Is it illegal to demote cut pay, hours and title due to looking for a new job?

UPDATED: Sep 30, 2022

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Is it illegal to demote cut pay, hours and title due to looking for a new job?

I am currently seeking a job offering health benefits. My current job I was a top
level manager. New Link Destination
day I was demoted to a regular crew, being offered half the
hours and a significant pay cut. Recently, another manager openly looked for
other employment and was able to keep her title and pay. Is there anything I can

Asked on January 6, 2017 under Employment Labor Law, Illinois


M.D., Member, California and New York Bar / FreeAdvice Contributing Attorney

Answered 5 years ago | Contributor

Absent an employment contract or union agreement to the contrary, an employer can demote an employee, cut their pay and/or change their job title due to their looking for a new job. This is known as "at will" employment. The foregoing holds true unless such action is based on some form of legally actionable action discrimination or retaliation. This means that a worker must not receive less favorable treatment than other workers due to their inclusion in a legally "protected class" (i.e. based on their race, religion, nationality, age (over 40), disability or the like). Otherwise, not all employees need be treated the same or even fairly.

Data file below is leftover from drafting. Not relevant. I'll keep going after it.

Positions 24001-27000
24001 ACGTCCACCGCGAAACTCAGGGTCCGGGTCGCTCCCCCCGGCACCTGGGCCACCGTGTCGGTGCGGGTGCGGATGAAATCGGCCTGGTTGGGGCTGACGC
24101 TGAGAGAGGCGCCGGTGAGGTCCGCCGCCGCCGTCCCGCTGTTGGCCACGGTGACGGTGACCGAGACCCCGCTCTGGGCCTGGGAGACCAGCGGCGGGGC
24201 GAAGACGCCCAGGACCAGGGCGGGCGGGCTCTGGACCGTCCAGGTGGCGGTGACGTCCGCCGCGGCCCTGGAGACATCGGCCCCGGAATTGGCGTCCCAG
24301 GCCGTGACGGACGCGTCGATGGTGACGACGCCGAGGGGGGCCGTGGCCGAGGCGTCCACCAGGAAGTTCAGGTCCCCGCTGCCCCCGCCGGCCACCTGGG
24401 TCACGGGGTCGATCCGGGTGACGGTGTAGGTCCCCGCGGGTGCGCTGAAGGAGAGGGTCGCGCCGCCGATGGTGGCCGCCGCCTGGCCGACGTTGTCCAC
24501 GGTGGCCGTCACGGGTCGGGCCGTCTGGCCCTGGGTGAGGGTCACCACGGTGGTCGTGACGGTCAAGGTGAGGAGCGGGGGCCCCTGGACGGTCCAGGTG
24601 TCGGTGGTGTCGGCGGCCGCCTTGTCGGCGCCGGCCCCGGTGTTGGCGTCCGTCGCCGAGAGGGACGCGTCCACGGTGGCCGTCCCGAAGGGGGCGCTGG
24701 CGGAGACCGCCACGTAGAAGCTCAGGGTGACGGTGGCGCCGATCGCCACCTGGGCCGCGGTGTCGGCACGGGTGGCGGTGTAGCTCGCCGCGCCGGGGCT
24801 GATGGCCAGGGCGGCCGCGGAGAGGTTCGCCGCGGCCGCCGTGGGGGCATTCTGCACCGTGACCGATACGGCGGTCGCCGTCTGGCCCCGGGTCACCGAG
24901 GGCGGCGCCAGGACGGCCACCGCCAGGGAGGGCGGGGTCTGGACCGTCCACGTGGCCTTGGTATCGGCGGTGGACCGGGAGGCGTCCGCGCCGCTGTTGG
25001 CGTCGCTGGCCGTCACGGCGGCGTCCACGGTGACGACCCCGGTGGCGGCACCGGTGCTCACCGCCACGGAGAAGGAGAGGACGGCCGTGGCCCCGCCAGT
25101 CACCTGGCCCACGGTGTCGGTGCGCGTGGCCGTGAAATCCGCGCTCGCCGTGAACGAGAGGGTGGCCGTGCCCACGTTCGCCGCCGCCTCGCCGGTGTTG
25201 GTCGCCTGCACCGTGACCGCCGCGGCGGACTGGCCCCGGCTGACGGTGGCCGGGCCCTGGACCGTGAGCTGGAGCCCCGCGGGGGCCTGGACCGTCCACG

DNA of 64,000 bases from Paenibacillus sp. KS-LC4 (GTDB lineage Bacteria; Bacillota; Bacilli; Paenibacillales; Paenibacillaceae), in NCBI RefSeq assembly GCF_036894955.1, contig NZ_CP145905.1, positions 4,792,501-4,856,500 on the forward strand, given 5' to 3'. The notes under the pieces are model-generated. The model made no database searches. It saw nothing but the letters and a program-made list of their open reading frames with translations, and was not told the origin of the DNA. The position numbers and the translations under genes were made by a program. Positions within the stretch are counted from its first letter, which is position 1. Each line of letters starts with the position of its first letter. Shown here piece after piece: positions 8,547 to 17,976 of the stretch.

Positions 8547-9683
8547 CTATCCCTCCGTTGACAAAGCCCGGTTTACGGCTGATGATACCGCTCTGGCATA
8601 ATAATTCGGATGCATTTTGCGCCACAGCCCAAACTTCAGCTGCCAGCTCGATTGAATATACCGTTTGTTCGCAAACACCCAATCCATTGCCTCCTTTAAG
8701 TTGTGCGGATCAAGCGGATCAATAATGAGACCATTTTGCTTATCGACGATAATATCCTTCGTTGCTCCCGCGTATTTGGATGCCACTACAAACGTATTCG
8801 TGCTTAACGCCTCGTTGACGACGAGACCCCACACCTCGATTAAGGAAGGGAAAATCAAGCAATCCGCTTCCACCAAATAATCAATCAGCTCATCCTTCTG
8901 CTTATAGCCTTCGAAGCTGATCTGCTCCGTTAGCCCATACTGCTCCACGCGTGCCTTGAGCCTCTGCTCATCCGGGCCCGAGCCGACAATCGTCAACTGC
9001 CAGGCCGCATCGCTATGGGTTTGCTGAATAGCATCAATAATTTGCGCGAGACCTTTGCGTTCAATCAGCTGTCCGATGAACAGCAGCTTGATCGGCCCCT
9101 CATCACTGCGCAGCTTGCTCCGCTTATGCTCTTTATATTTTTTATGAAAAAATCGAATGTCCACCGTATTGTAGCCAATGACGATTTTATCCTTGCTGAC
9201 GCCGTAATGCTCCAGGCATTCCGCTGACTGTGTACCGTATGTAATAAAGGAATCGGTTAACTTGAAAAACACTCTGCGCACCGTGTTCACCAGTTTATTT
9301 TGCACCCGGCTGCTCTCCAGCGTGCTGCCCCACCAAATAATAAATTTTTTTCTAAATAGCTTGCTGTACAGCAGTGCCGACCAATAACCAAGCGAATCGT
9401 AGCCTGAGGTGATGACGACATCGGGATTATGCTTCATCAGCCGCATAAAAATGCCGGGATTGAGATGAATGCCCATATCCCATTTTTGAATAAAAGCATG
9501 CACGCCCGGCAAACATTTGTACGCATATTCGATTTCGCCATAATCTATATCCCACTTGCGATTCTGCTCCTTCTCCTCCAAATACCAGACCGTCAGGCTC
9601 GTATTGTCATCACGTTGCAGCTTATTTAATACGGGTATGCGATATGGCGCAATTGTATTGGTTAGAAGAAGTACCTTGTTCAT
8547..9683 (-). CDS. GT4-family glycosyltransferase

IMPORTANT NOTICE: The Answer(s) provided above are for general information only. The attorney providing the answer was not serving as the attorney for the person submitting the question or in any attorney-client relationship with such person. Laws may vary from state to state, and sometimes change. Tiny variations in the facts, or a fact not set forth in a question, often can change a legal outcome or an attorney's conclusion. Although has verified the attorney was admitted to practice law in at least one jurisdiction, he or she may not be authorized to practice law in the jurisdiction referred to in the question, nor is he or she necessarily experienced in the area of the law involved. Unlike the information in the Answer(s) above, upon which you should NOT rely, for personal advice you can rely upon we suggest you retain an attorney to represent you.

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